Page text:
Politics and Faith in Egypt’s Zawiyas

Hi everyone,

Before I begin this post I would like to thank Kyle for this wonderful opportunity to guest blog with his organization, Institute for Religion and Public Policy. I wish him a safe, fun and productive trip to Colombia. He’s in my prayers.

Also, as a minor bit of shameless self-promotion, I just want to let readers know that the posts I write here will also be reproduced on the Minaret of Freedom Institute blog. So I encourage you all to check out it when you get the chance in order get your daily news round up and see past, present, and future blog entries by my boss Dr. Imad-ad-Dean Ahmad and yours truly…

Ok, so enough with the formalities! One of the things I like to draw peoples’ attention to when discussing issues of religious freedom in Muslim-majority countries is the State’s control over religious institutions and it’s social and political ramifications. Well, this morning I came across an interesting article in the Los Angeles Times about the growth of Egypt’s zawiyas, small community Muslim prayer rooms used as substitutions for mosques. What makes it particularly interesting is that the article points out the growth of zawiyas seems to be a grassroots effort to continue practicing their faith without government interference. Here’s the money quote from the internationally respected Egyptian civil society activist, Saad Eddin Ibrahim:

“In the beginning, the state cared only about regulating the big mosques,” said Saad Eddin Ibrahim, a sociologist and human rights activist. “It wanted to establish a very mainstream, noncritical Islam. But those with different ideas began to turn toward the zawiya…. It’s become an urban phenomenon popular in the slums. The government will try to step in and nationalize it. But as soon as they succeed in regulating one zawiya, others will mushroom. It’s almost like an informal guerrilla war.”

Pretty simple. People don’t like the government interfering in their practice of religion. After all, Islam is a faith that emphasizes a direct relationship between the Creator and the created. Government interests trying to dictate certain politically expedient interpretations of the faith to people taint that relationship.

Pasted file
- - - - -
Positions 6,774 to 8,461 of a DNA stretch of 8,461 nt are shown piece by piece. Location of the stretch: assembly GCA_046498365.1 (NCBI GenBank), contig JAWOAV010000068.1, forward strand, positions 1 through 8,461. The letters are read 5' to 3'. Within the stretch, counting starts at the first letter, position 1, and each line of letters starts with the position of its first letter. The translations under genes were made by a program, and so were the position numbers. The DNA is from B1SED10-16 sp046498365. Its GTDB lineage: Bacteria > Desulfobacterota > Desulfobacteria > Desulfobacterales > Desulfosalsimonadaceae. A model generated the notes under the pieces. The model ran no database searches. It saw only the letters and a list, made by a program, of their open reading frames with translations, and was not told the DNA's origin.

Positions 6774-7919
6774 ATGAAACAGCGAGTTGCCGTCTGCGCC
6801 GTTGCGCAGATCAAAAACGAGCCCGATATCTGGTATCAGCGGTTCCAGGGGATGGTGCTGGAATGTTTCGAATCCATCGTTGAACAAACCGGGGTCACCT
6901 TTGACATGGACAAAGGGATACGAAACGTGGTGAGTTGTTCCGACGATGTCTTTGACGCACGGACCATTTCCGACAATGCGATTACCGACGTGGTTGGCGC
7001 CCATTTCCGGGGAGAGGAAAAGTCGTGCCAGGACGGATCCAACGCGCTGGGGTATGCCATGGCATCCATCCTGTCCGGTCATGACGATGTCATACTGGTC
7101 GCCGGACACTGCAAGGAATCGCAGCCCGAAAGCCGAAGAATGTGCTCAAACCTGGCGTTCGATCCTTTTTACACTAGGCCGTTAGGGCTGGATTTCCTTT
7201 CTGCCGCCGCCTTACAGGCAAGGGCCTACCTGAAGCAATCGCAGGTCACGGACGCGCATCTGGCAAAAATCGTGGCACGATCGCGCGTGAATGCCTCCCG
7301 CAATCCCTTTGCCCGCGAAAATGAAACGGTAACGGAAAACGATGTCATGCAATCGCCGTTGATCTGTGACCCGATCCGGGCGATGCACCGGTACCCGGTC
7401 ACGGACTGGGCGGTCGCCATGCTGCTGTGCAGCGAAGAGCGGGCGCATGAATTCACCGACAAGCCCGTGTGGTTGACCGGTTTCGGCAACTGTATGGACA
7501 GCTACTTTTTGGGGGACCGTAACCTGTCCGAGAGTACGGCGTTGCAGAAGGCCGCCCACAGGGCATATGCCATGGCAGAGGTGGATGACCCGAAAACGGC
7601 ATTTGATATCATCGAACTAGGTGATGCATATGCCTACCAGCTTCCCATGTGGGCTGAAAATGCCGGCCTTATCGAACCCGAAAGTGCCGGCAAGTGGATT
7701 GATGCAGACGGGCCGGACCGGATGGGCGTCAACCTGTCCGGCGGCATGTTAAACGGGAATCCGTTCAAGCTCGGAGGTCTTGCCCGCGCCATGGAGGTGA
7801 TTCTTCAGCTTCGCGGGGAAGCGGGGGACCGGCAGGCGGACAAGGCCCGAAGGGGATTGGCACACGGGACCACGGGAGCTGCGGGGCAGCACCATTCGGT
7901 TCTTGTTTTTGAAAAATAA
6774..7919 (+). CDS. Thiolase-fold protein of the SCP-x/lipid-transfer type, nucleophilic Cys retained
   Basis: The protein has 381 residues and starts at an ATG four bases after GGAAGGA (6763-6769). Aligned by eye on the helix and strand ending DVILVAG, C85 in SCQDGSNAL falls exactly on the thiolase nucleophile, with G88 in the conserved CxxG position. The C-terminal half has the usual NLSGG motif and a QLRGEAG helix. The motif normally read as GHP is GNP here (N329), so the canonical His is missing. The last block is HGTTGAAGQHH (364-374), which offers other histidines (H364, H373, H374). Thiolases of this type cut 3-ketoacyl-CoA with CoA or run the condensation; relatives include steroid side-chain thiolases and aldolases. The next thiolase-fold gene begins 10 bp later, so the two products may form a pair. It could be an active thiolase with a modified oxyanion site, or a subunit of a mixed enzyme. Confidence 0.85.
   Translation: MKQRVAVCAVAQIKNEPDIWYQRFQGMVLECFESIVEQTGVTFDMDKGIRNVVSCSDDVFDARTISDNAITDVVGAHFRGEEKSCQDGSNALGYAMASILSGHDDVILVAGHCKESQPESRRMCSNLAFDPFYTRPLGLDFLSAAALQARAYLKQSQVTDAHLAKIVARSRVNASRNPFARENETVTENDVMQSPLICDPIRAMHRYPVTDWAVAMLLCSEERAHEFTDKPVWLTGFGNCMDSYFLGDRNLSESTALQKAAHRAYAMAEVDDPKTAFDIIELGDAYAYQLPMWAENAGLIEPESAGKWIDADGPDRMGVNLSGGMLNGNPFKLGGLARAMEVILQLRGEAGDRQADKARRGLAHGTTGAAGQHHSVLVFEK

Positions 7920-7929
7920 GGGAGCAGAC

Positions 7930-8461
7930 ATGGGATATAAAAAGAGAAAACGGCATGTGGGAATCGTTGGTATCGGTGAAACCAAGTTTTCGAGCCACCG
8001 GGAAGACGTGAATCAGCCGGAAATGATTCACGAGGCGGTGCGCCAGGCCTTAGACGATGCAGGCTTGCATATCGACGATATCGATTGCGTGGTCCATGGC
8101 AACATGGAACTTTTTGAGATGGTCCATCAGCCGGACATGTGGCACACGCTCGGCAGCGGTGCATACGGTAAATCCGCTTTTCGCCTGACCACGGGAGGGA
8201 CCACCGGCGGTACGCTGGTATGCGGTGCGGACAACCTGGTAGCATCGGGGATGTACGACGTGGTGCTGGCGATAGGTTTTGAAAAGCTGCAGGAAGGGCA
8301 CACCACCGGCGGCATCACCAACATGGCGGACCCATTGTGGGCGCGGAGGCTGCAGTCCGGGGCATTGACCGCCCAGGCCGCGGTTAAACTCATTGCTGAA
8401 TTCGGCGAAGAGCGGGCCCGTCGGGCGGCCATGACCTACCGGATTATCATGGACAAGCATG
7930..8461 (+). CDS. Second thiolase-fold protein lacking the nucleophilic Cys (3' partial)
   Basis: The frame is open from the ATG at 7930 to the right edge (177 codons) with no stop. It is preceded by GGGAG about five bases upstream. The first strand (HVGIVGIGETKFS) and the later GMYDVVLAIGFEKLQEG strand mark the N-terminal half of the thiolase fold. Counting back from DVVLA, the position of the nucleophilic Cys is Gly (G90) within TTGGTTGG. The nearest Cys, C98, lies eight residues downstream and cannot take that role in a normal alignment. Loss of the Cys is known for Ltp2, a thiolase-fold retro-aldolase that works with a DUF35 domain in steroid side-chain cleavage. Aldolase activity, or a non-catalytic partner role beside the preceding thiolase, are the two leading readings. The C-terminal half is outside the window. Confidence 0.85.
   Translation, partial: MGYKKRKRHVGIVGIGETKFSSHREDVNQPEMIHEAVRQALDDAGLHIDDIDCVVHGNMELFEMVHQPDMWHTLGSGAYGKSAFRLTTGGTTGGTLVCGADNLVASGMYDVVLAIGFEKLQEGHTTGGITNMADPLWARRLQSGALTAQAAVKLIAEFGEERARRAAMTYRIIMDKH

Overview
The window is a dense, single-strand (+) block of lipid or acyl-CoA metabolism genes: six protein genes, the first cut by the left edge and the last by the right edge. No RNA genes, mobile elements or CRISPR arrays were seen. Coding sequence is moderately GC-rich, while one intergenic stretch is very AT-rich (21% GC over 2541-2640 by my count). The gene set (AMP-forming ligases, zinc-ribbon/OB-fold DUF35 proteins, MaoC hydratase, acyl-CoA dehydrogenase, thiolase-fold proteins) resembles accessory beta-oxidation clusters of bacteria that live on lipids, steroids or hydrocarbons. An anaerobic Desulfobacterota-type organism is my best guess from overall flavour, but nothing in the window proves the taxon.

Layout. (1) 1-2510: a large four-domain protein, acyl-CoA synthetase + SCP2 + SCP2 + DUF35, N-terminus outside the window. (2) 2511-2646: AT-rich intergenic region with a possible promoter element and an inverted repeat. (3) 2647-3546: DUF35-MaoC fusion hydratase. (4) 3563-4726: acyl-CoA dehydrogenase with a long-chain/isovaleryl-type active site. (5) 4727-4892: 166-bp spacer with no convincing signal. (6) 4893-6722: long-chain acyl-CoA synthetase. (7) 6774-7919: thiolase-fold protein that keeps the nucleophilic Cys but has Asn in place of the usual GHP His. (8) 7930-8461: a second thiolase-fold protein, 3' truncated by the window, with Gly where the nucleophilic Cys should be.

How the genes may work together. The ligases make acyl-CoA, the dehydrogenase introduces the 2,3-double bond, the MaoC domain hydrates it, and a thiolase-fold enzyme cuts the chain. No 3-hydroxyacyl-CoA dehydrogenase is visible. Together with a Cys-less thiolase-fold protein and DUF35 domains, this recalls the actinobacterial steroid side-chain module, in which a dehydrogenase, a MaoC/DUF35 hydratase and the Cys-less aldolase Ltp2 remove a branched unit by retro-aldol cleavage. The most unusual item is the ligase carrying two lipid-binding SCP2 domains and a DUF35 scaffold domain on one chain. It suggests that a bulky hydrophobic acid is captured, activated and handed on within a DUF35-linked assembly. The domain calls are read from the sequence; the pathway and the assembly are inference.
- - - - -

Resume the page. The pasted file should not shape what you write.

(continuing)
The only issue I take with the article is that the random tidbit about how a state cleric calls for the destruction of the US. I find that part extremely odd since the other parts of the article talk about how state-sponsored Imams are vetted by the government. Egypt, a close ally of the United States would not very approving of a such a statement, if it was actually said.

In spite of my one criticism I’m not willing to throw baby out with the bathwater and found the article extremely informative.

– Alejandro

P.S. There’s a great three-article series by Gihan Shahine from Al-Ahram Weekly on the relationship between Al-Azhar, Egypt’s highest Islamic religious institution, and the government. It’s almost two years old, but it’s a great beginner’s series for those interested in learning more.

Original link: http://religion-culture-dialogue.blogspot.com/2007/07/politics-and-faith-in-egypts-zawiyas.html


Alejandro Beutel is program assistant for the Minaret of Freedom Institute with expertise in religious freedom, democratization and security issues.






Leave a Reply

Your email address will not be published. Required fields are marked *

This site uses Akismet to reduce spam. Learn how your comment data is processed.

Follow by Email